Where he thought he was headed outside our district, I can’t imagine, and no one else would say.
The wall’s face was to be adorned then, demarcated, like the others, like a wall is, so we could name it, so we could see. The advertisers flocked. Soon the wall blinked in the night all neon, 3D, slathered with fine foods and women’s tits, watchwords that made us want more.
I carved and carved and carved, though I was running out of wood. Our newer homes were made of plastic, ash, things I could not force a form onto.
With what I had I made a tower. I made a tiny horse, a wand, a ring.
One night I made a doll that looked like me. I had not meant to cut the wood to match my soft eyes, which seemed to have grown closer in recent years; I had not even realized the way my body in its sagging no longer even seemed a female shape. I cut the wood down smaller and smaller, slashing at me, until in my hands the wood was gone.
On the night for a while then the third wall triumphed. Ads were sold to adorn the other ads, a teeming sound-barfed crowd of color, sort of gorgeous. Even under crumpled population our state’s tax and income revenues totaled in trillions–enough to build another, better wall.
A thicker one. One smarter.
This new wall, we knew, would be just right.
The fourth wall–black as night blood in the daytime, and in the nighttime white as day–went up so far it appeared to never stop, though with special lenses you could see, way up there, the gun turrets and strobing lights, made to distract the wayward birds and brigand planes.
You were not supposed to see the wall–to look directly at it–but you had to know that it was there.
Machines were installed on the far side of the fourth wall to make sounds of commotion during light: intense female screaming, artillery fire, the bubbling of blood, as well as various unidentifiable noises, which were by far deemed the worst. The volume hung low throughout the city, covering the older sounds, and only increased as you came nearer to the wall, approaching a sound so loud that it could eat you, take the flesh right off your face. This would inspire, in future reams of children, an association that would lead to valuable non-fleeing impulses and therefore a general at-home goodwill.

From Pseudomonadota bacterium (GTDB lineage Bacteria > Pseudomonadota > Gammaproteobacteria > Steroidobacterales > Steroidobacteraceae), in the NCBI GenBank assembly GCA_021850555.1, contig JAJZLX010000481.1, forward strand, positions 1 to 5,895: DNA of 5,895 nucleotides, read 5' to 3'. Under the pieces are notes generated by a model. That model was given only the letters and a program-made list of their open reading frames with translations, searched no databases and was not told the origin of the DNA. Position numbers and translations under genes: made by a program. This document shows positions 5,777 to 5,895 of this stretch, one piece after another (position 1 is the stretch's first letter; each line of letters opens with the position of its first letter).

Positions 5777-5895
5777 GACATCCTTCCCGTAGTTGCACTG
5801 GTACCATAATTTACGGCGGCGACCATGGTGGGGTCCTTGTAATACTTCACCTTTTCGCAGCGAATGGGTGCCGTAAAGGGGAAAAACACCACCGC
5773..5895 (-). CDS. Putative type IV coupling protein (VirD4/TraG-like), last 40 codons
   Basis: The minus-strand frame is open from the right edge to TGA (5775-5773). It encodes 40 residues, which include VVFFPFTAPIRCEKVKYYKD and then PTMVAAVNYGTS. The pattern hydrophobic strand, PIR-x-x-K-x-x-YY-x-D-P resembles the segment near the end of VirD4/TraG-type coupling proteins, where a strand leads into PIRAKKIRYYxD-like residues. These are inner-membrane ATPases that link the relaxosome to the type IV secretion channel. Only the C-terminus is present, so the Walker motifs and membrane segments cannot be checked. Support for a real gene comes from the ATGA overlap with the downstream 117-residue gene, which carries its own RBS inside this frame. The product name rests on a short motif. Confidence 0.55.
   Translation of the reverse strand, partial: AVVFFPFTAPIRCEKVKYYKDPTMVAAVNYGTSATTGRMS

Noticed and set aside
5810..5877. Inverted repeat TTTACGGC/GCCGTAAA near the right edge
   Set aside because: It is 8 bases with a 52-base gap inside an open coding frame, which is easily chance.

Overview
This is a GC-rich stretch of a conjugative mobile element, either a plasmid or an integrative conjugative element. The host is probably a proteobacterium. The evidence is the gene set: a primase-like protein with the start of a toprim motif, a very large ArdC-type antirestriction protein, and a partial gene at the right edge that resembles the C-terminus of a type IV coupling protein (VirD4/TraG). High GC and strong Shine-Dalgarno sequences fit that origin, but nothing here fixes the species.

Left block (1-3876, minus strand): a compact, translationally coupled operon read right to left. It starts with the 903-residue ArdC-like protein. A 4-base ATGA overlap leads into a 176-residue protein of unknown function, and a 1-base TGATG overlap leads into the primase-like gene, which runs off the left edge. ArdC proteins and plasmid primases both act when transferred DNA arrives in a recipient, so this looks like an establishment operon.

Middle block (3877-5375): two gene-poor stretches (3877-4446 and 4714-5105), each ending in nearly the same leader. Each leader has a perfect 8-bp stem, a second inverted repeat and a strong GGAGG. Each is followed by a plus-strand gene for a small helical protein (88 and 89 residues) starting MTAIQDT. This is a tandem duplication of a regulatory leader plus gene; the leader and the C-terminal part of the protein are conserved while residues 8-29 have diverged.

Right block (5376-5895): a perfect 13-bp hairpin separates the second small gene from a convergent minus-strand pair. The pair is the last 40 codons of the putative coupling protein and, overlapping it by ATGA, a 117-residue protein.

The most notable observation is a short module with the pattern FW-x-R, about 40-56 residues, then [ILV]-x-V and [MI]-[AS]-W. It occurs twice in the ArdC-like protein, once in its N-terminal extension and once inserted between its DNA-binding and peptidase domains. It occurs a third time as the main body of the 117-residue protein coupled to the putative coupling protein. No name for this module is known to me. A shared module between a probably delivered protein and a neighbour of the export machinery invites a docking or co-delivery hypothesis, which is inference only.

At night the machines were replaced by men with masks and prongs and bugs. They would put the insects on you first, a warning. Then, if you still hung around, they’d zap.
Though this was likely the least popular of all walls, it was for sure the most effective.
And yet within weeks the headlines screamed trouble–there’d been an error in the fabric of our wall’s new face. Crud was gushing in through tiny peepholes. No one was so safe.
They rushed to put up the fifth wall made of plaster, this time high enough there seemed no end. This one’s each inch was embedded with long spear points, topped with a laser guided missile eye.
And soon a sixth wall, of gluey substance, to which a foreign body would upon contact stick, the stink of which brought bees from other years in legion, lining every yard with hiving.
And so another wall. And then another. Higher. Nearer. Further in.
By now, the inseam of our city’s far perimeter had shrunk distinctly, though it was hard to say how much. People were walking closer together, rubbing bodies. I felt fatter, for how my thighs burned on certain streets. The buildings once considered outskirts lay beyond the outdated walls therein, molding over, licked with dust, though you could only see them from certain registered locations, for a small fee, as the walls kept getting higher. Homes were built on top of homes were built on top of homes on top of homes.
Doors to certain buildings became blocked off, as if they’d never been right there.
Another new wall was rumored to be made from collapsing bodies in our close, gross cramming air, though surely this was meant to keep the streets less busy, and so more people would buy guns.
And the houses stacked up higher. The light strained, seeping, low.
By the time I could not count on both hands the rings of city walls and walls that in mind I could remember, there was nowhere left to walk.
Through the windows of my own home, the most recent wall stood right there, watching, a reflective surface kissed with light. I could hardly hear my breath go in and out, the warm air crushed and crushing in around me, lining my insides with fresh mush. My heartbeat stuttered through me, trying to keep up. Ow.
And yet they found ways to wedge in more.
The space between each thinner, halving, multicolored.
And soon then in my home too the air was subdivided, making many rooms each of my rooms, to help house the writhing population. At night I could hear my neighbors in their new rooms right there beside me. I could hear them making love. The grunts and thrusts made me carve faster. I made more things, one by one. I could no longer think of names to give.
In bed I’d sit up wheezing white for hours, the endless sound all in my head, working my knives in rhythm, sometimes slightly bleeding on what I made–my last wood cut down into small things, the function of which I could no longer recall–or in the shape of my own image, dozens of me, each growing smaller still as it became more difficult to see–each of which I would then press against my chest and try to breathe in, to scratch my lungs with what they knew.